Since this has been the Weekend Of Farmer Uploads for me, I’m posting two days in a row. This morning I went through Lecture 038 to make sure I was still happy with my transcription work; an interesting aspect of this process is that it feels like, no matter how many times I rewatch them, I come across a new bit of formatting to fix, or a small alteration in wording from what I’d written down.
So in the process of doing that, first, a positive. I was going through it with the new possession of the metadata files Carolyn Parsons from Special Collections had sent over, which placed the recording of this lecture at ‘198?’. Halfway through, though, I realized that part of the research I’d done while captioning the video narrowed that range down by half. Farmer discusses the (unfair) conviction for voter fraud of Spiver Gordon, a former fellow CORE member, a case that took place in fall of 1985. Furthermore, since Farmer mentions that Spiver has appealed but that he doesn’t know how the appeal will turn out, which means that the lecture probably takes place within a year of the event. That kind of new information has given me a lot of appreciation for how different branches of history and historical research work together.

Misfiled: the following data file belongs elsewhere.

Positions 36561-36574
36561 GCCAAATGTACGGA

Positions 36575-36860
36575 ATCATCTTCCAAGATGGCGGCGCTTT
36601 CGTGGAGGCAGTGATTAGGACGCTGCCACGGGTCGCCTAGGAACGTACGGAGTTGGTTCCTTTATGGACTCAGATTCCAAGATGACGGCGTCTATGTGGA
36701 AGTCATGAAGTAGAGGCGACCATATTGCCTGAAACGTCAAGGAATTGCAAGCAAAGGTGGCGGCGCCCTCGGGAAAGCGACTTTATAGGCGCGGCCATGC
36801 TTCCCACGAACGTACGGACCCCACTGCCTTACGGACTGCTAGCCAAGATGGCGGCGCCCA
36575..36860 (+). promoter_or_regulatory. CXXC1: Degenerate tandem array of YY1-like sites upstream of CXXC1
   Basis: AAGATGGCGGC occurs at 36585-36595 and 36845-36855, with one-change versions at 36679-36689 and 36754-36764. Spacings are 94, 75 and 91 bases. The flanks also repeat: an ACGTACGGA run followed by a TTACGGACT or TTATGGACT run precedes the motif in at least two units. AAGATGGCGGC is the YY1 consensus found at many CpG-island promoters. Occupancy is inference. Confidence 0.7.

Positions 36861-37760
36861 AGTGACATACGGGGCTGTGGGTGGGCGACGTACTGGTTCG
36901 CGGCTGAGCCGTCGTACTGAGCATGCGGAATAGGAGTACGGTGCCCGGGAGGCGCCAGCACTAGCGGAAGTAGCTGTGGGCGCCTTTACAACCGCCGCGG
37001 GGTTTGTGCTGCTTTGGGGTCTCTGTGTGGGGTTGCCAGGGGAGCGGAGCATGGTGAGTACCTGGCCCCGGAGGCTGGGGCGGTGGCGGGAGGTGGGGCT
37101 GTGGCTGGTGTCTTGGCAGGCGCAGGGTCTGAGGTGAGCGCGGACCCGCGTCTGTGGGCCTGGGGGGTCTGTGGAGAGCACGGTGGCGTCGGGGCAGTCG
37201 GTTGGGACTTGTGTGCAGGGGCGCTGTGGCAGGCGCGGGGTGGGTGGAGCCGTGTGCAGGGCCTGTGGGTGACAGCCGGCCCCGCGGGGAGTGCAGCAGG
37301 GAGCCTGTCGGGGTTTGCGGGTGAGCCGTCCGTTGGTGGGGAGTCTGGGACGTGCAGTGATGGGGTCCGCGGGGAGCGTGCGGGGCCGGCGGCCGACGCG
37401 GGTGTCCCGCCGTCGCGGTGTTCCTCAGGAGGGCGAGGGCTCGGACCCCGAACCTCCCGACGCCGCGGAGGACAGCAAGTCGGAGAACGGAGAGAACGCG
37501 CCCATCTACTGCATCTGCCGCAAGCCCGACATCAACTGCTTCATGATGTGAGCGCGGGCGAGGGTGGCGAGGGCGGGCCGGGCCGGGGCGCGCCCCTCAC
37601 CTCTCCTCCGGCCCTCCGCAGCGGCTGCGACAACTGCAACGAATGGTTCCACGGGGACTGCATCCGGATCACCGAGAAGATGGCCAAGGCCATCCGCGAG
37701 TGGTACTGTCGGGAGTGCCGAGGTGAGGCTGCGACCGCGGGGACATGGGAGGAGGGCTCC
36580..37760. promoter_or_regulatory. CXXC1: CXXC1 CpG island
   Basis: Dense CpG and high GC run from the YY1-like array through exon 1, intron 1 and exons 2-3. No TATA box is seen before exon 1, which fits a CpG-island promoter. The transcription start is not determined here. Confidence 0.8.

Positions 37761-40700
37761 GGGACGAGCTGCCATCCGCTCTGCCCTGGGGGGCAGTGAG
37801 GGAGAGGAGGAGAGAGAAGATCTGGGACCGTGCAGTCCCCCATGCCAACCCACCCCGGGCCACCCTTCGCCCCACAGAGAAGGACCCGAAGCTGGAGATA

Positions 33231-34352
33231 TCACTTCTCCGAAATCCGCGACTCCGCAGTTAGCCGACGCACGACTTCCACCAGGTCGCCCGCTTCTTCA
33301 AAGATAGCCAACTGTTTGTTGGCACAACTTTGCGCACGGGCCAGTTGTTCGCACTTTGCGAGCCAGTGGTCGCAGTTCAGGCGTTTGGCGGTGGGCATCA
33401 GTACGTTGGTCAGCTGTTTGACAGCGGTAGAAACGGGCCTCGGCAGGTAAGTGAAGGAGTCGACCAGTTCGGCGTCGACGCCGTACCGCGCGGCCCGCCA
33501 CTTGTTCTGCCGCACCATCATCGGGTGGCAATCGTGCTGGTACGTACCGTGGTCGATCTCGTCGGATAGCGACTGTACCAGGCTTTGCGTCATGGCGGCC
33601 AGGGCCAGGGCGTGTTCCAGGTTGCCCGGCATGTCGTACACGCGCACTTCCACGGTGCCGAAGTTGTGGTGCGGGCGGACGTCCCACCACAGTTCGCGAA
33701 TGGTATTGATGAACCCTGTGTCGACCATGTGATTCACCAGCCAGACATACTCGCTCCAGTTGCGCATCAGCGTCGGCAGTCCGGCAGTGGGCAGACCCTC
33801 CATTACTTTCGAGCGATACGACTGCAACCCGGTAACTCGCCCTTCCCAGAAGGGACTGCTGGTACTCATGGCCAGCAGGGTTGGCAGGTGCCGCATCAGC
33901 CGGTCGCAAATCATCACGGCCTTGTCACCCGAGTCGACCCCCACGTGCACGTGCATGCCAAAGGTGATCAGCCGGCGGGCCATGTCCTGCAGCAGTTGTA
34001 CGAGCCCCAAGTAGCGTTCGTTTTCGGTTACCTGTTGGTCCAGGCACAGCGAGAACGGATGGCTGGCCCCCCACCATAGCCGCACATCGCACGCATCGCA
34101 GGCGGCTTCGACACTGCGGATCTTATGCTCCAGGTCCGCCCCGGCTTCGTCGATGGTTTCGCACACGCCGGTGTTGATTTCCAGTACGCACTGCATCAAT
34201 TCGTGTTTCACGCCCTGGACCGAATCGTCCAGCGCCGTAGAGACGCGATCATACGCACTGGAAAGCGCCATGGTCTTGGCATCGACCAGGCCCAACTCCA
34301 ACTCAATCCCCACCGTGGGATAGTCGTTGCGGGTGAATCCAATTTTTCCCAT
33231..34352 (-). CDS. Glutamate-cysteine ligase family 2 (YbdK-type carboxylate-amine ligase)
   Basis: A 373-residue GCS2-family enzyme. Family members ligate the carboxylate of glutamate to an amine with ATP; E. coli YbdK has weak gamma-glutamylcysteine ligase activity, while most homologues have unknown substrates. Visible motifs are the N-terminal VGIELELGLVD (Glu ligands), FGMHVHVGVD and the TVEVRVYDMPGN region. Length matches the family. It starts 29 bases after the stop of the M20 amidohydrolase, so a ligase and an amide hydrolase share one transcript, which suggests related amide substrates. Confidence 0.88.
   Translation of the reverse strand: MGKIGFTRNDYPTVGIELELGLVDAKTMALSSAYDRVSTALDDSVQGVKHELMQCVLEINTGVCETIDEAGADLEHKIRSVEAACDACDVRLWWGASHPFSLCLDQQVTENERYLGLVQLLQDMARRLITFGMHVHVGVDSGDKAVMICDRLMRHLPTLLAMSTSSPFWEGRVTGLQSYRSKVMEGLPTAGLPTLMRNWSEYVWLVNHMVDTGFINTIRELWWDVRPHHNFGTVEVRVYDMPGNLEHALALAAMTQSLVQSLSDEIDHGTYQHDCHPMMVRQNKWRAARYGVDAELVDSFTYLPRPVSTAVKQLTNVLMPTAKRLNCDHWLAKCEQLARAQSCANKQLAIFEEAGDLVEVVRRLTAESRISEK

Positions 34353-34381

And really, a big thank you is due to both the New York Times archives and to the online work of various historians and organizations, which have been an enormous help to me in the Googling of various niche politicians and weirdly-difficult-to-spell Southern towns.
The negative is that, upon trying to upload the video and captions to the site, and then upon some frantic searching through Omeka’s forums, I discovered that 038 (the longest of the three, at an hour and eight minutes) just slightly exceeds the maximum upload limit for our site. This can be changed, but I’m awaiting advice from Angie on how, as it might involve some fairly hands-on editing that I want to verify we’re doing right.
In the meantime, though, I can continue writing summaries and formatting transcriptions for the lectures, as well as working with my group on the project’s other branches.